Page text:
Growing up a Catholic boy in suburban South Jersey, I knew my share of priests. They were good and holy men doing good and holy work. Yet none of them were imposing figures. And it seemed, nestled as I was among the shopping malls and the subdivisions, that the priesthood was, in the Christian sense, ordinary: Priests saved our souls but were powerless to save our culture, which, it was clear to even a child, was in desperate need of saving.
Of course I learned that the Catholic world was chock-a-block with intellectuals, from Augustine to Chesterton and back again. And I knew that my young pope was a historically formidable man. Yet these great minds seemed remote and unreal—ghostly figures from books or a flickering apparition on the evening news.
And then I read Fr. Neuhaus. I first stumbled onto “The Public Square” in 1997, shortly out of college, when I was answering phones for the Weekly Standard. I wanted to write, without really knowing how or why. My managing editor told me that I should be reading First Things. So I did. And over the years Fr. Neuhaus' writings became a kind of personal Strunk and White—a gentle, careful guide on how to write and approach the world of ideas.
One of his great talents was mixing sternness with wit. Describing a particularly silly bioethicist, Fr. Neuhaus wrote, “He reminds one of the undergraduate who, upon reading a little Nietzsche, looks over the abyss into nothingness and exclaims, ‘Wow. That's cool.'” In another column, he recounted a moment from an interview: “An eager young thing with a national paper was interviewing me about yet another instance of political corruption. ‘Is this something new?' she asked. ‘No,' I said, ‘it's been around ever since that unfortunate afternoon in the garden.' There was a long pause and then she asked, ‘What garden was that?' It was touching.”
Sternness is a great writerly virtue and Fr. Neuhaus' mind was made of awfully stern stuff. But he was never a scold. And his sternness was everywhere commingled with charity. To argue in good faith, to criticize with grace, to demolish without malice—every writer should aspire to such heights. It was Fr. Neuhaus who showed me that it was possible to be both an intellectual and opposed to the murder of babies. I had grown up thinking Catholics were supposed to apologize for their faith in polite company, but Fr. Neuhaus proved that priests could hold their own with the New Yorker crowd.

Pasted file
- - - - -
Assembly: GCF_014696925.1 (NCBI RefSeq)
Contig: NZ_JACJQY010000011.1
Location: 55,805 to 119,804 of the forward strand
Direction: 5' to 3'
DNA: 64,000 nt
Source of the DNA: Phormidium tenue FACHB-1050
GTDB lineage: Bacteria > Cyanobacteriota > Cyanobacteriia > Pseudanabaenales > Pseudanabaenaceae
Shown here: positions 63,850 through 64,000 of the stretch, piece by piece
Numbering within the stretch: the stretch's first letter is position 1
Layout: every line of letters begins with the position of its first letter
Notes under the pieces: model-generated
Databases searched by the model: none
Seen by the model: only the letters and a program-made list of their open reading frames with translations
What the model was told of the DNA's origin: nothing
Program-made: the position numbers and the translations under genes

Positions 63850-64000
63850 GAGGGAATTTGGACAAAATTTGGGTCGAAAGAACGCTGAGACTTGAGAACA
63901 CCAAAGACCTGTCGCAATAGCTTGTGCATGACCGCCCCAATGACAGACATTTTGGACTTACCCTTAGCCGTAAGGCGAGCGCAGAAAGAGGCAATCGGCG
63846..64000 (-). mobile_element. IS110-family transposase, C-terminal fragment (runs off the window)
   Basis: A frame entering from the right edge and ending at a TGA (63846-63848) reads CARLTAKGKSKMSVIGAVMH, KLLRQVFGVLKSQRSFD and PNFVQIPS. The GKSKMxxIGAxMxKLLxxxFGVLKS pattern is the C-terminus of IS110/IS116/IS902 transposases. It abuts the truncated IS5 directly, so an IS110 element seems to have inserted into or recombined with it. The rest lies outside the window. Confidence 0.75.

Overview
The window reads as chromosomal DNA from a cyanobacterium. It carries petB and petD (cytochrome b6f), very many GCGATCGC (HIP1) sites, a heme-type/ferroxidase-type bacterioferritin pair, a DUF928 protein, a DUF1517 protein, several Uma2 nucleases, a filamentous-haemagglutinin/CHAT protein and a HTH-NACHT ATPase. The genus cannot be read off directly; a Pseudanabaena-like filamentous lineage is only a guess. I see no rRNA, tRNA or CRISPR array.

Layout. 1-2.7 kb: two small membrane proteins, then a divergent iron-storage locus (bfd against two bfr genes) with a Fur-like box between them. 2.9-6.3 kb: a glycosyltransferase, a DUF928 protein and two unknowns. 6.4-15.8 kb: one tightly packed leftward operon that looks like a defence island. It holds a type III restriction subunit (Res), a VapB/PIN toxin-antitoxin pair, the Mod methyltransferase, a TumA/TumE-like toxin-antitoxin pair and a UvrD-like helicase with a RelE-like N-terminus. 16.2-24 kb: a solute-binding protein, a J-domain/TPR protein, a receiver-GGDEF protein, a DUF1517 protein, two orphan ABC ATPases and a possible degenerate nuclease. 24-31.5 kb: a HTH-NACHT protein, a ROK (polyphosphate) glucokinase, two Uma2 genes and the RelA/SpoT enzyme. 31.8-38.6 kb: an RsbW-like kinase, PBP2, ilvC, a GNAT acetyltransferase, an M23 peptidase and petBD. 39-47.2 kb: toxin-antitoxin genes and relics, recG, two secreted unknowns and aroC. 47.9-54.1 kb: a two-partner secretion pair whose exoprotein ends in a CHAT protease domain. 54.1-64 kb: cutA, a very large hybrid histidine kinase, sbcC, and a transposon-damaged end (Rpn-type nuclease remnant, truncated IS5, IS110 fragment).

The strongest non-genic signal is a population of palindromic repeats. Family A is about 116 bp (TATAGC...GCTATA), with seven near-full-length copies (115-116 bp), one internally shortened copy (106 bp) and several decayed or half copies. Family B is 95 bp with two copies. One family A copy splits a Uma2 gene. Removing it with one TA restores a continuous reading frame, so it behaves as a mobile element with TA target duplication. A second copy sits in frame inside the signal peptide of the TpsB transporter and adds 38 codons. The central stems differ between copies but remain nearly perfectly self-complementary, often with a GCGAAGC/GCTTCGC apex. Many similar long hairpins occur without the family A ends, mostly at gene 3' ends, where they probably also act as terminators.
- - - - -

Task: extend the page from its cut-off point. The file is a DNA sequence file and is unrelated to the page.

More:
Over the course of a decade, I admired Fr. Neuhaus from afar. He became one of my most beloved priests and writing heroes. In 2005 Jody Bottum asked me to write a piece for First Things. It was a thrill, like going to one of those baseball fantasy camps where they let you take batting practice with Hall of Famers. I never interacted with Fr. Neuhaus, but was more relieved than disappointed because, as a rule, you should never meet your heroes.
Last September I was in New York working on a story. My interviews finished early and on a lark I called Jody to grab a drink. He asked me to meet him at the First Things office, and when I arrived the staff was shuffling out of an editorial meeting. And there Fr. Neuhaus was. Taller than I had imagined him. And thicker, more solid. Jody introduced us and then stepped away to take a phone call, leaving the two of us alone.
Fr. Neuhaus was gracious and sweet. He told me that he enjoyed the piece I wrote for him. I can't imagine he really remembered the article—I say this as a judgment on my essay, not on his memory. Even so, that kindness meant quite a lot to me; it is something I will never forget. All Catholics are bound to one another, both spatially and temporally. We are bound to each other here, today. And we are bound to the saints, to the dead, throughout time. I knew him very little, but it is a joy to be bound, still, to Fr. Neuhaus.
Jonathan V. Last is a staff writer at the Weekly Standard and a columnist for the Philadelphia Inquirer.